One can’t help but become enraptured by cities when watching Woody Allen films. Allen originally filled his films with adoring shots of New York, but in recent years, he has taken a European turn. Allen’s latest film, “Midnight in Paris,” continues his urban obsession. Witty dialogue, fresh faces and, above all, the city of Paris itself, transform what we love about Allen’s old films into a new, divinely romantic comedy.

Owen Wilson, new to Allen’s repertoire, plays Gil, a hopelessly idealistic American novelist. Gil is a classic Allen character—the slightly awkward artist, reminiscent of Allen’s character in many of his older films. Wilson plays Gil wonderfully with convincing innocence and curiosity.

Gil and his fiancée, Inez (Rachel McAdams, another new face for Allen), crash her father’s business trip to Paris. Beautiful boulevards, antique markets and Paris in the rain all fascinate Gil. But Inez has no patience for Gil’s ramblings. The audience immediately dislikes Inez, a character less like the good girl of “Wedding Crashers,” McAdams’ last stint with Wilson, and more like Regina George of “Mean Girls.”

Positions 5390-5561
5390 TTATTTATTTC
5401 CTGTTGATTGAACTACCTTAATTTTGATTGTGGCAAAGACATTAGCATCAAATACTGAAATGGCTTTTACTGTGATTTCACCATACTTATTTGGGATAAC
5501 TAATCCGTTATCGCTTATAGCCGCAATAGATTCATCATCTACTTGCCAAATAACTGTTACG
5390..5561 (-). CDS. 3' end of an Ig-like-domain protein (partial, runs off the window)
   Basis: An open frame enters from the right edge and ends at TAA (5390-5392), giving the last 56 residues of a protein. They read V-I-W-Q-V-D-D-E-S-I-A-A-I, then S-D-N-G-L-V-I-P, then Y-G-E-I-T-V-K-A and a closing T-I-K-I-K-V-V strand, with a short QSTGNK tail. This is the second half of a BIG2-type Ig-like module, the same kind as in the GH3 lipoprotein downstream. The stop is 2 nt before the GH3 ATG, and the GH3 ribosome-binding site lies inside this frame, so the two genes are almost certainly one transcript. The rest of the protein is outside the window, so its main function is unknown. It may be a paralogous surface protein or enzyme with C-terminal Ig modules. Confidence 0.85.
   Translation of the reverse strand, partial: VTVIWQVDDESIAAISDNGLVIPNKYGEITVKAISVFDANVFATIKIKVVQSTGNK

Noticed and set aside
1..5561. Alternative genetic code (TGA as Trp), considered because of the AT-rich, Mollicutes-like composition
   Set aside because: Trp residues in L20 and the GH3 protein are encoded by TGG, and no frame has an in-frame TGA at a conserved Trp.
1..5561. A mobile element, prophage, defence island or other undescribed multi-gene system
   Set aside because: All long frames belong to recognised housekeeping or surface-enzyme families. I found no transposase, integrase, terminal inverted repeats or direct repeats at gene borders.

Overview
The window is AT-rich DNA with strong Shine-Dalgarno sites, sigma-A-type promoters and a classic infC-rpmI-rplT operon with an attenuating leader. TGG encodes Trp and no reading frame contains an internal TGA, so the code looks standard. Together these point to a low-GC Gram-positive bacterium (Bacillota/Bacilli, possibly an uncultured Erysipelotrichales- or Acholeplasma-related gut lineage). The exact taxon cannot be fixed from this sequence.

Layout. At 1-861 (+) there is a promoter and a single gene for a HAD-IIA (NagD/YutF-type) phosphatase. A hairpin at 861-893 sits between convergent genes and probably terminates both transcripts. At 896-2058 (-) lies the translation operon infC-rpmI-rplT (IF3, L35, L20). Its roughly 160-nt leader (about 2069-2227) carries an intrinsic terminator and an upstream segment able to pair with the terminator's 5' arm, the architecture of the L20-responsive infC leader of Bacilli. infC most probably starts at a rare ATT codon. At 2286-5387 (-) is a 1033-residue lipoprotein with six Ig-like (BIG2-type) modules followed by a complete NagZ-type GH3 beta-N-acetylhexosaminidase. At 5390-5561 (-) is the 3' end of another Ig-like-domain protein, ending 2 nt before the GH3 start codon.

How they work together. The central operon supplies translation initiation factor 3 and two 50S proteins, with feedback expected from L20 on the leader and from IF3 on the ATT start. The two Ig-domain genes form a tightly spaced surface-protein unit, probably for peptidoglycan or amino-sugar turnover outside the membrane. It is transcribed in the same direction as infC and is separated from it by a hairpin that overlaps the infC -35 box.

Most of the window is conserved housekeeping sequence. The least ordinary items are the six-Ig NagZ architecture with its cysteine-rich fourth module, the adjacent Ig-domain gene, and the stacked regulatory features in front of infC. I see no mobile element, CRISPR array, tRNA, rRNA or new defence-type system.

One beautiful night, a lost and slightly tipsy Gil sits on a stone staircase overlooking a Paris boulevard. As the clock strikes twelve, a carriage jostles past and the passengers beckon Gil inside. In a fantasy turn, Allen transports Gil back in time. Together with Gil, the audience enters an artist’s dream, swooning as we meet Hemingway, Fitzgerald, and other artists in glamorous 1920s Paris.

Not only Gil, but Allen, too, takes a dose of nostalgia with “Midnight in Paris.” Allen revisits the time travel of “Sleeper” (1973), the pre-marital questions of “Vicky Cristina Barcelona” (2008), and the struggling novelist of “Manhattan” (1979).

As Cole Porter’s “Let’s Fall in Love” plays, the audience falls not only for Paris, but for Allen all over again.